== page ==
MORE ABOUT CHAT GPT
Tesla’s proposed A.I. robot.
THE BIG NEWS in the publishing world revolves around science fiction magazine Clarksworld closing submissions after being swamped with ChatGPT-created short stories– an increase over three months from under 25 to over 500.
In other news, a spate of A.I.-generated books have already begun to hit the market, per this article from Reuters.
OR: disruption of the publishing industry has taken place much more swiftly than anticipated. We at New Pop Lit have attempted to be open-minded regarding the new technology. It’s usually futile to fight progress, or what’s marketed as progress. The new technology has undeniable benefits for the individual writer, in speed and ease of writing. We also believed that using it more astutely than others might be a way to take on publishing’s Big Five, who are slow at adapting to anything. (Much of their way of operating is lodged in the early 20th Century, if not the 19th.)
However, techies themselves have decided to become major players in writing and publishing. Here’s a Tweet from the founder and CEO of OpenAI, the company which has inflicted ChatGPT and Dall-E upon the world: the two A.I. devices most directly aimed at the literary world.
Keep in mind that Sam Altman, like his technology colleagues and peers, is utterly ruthless. Who were the other original investors in OpenAI when it began business in 2015? Reid Hoffman, Jessica Livingston, Elon Musk, Ilya Sutskever, Peter Thiel: billionaires all, almost a Who’s Who of technology venture capitalists and entrepreneurs. (Corporate investors included Amazon Web Services.)
Elon Musk is the most well-known of the bunch (Peter Thiel perhaps the most infamous). These are people who have their interests and money invested in everything.
Over the past few years I’ve been researching Musk, reading every book I could find on him. Why? Because he’s disrupting the automotive industry. Being from Detroit, I’ve worked in an auto plant, and have friends and relatives in the automobile business. As do most people in this area.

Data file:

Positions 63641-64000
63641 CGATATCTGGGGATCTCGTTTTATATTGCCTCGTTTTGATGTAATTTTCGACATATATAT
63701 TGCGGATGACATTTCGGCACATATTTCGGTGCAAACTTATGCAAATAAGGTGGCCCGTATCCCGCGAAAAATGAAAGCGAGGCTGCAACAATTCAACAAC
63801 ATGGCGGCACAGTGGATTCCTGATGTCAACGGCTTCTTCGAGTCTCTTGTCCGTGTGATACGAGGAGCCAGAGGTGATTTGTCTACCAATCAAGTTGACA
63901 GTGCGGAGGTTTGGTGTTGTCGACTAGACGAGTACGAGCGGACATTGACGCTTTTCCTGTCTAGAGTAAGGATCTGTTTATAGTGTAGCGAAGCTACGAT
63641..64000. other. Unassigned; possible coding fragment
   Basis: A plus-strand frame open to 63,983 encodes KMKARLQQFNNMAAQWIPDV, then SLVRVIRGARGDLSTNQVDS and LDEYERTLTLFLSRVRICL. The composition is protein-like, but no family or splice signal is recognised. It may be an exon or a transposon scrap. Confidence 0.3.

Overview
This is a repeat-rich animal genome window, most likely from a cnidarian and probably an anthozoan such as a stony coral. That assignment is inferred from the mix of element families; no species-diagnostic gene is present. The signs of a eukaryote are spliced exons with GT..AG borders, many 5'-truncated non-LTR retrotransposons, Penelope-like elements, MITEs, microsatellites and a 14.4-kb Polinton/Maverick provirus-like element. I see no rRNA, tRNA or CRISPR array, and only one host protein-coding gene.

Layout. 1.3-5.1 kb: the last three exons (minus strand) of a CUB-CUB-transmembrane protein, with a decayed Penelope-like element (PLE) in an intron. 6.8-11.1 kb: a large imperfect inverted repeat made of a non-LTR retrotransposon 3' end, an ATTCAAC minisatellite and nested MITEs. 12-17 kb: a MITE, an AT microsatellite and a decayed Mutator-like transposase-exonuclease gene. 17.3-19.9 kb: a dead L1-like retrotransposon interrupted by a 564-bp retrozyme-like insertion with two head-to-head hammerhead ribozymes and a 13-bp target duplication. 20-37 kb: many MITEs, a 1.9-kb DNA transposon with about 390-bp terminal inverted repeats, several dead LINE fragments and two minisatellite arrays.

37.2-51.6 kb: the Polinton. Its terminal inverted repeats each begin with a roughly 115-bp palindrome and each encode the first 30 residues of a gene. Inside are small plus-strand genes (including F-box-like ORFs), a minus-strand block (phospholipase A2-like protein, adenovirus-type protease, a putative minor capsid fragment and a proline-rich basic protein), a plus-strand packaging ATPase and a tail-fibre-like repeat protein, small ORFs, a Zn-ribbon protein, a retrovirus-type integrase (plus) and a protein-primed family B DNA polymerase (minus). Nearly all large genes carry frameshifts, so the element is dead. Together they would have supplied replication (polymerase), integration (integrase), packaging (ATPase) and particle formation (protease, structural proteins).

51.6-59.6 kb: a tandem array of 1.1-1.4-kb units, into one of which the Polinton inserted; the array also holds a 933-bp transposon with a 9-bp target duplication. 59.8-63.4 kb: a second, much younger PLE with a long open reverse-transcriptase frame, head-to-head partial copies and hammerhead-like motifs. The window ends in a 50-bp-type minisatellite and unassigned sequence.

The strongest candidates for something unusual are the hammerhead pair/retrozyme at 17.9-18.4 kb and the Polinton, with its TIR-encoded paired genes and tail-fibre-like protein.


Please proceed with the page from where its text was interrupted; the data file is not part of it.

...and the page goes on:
Elon Musk exemplifies the mindset. Move into a vulnerable field and with new technology and aggressive tactics– including hyperbolic salesmanship– take it over. These are not preppy Ivy Leaguers taking casual three-martini Manhattan lunches and dawdling over the perks of upper-level publishing. An entirely different animal is entering the literary arena.
Technology for these people isn’t a job or a game– it’s a religion. They want it all: spaceships to Mars, A.I. robots, eternal life: everything. They won’t stop until the science fiction world of their fantasies is reality.
In the meantime, what’s the impact on the cozy world of letters? Publications large and small, online and print, will be overwhelmed with submissions, as anyone who ever had a vague thought of becoming a writer can now create a manuscript in minutes with a few prompts. It may become difficult to tell real from fake. A culture which already has too many writers will see their number multiplied– which will make it that much greater a task for any of us to stand out from the mass. Connections to the right people– already a determining factor– will become even more important. Who you know and who you suck up to. Got a book you want to market? Good luck!
There may be solutions or ways to overcome the obstacles, but the odds against have increased.
-Karl Wenclas for New Pop Lit News
Its over my head. I dont see how a computer can do anything but replicate what is already out there, and it can only do that if everything that is out there has been fed into it. I do see a future for lawyers who specialize in plagiarism.